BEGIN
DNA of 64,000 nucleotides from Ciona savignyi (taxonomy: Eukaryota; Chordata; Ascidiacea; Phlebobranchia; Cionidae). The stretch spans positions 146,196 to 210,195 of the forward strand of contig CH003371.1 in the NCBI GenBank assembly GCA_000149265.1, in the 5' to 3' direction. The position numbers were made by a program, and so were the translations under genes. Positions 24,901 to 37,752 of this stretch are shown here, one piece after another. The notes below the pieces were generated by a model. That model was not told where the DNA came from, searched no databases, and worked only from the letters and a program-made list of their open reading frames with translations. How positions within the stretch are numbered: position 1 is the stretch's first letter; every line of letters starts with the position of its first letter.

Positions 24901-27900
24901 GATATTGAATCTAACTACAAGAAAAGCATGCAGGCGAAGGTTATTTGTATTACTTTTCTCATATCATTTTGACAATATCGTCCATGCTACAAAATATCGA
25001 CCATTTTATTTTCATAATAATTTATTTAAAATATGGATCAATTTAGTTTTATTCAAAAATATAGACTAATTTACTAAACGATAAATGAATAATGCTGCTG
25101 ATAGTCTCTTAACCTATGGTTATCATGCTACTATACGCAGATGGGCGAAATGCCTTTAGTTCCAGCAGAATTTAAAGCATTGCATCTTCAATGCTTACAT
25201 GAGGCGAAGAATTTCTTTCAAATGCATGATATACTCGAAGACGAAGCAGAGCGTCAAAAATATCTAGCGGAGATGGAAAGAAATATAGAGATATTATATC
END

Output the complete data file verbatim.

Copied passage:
DNA of 64,000 nucleotides from Ciona savignyi (taxonomy: Eukaryota; Chordata; Ascidiacea; Phlebobranchia; Cionidae). The stretch spans positions 146,196 to 210,195 of the forward strand of contig CH003371.1 in the NCBI GenBank assembly GCA_000149265.1, in the 5' to 3' direction. The position numbers were made by a program, and so were the translations under genes. Positions 24,901 to 37,752 of this stretch are shown here, one piece after another. The notes below the pieces were generated by a model. That model was not told where the DNA came from, searched no databases, and worked only from the letters and a program-made list of their open reading frames with translations. How positions within the stretch are numbered: position 1 is the stretch's first letter; every line of letters starts with the position of its first letter.

Positions 24901-27900
24901 GATATTGAATCTAACTACAAGAAAAGCATGCAGGCGAAGGTTATTTGTATTACTTTTCTCATATCATTTTGACAATATCGTCCATGCTACAAAATATCGA
25001 CCATTTTATTTTCATAATAATTTATTTAAAATATGGATCAATTTAGTTTTATTCAAAAATATAGACTAATTTACTAAACGATAAATGAATAATGCTGCTG
25101 ATAGTCTCTTAACCTATGGTTATCATGCTACTATACGCAGATGGGCGAAATGCCTTTAGTTCCAGCAGAATTTAAAGCATTGCATCTTCAATGCTTACAT
25201 GAGGCGAAGAATTTCTTTCAAATGCATGATATACTCGAAGACGAAGCAGAGCGTCAAAAATATCTAGCGGAGATGGAAAGAAATATAGAGATATTATATC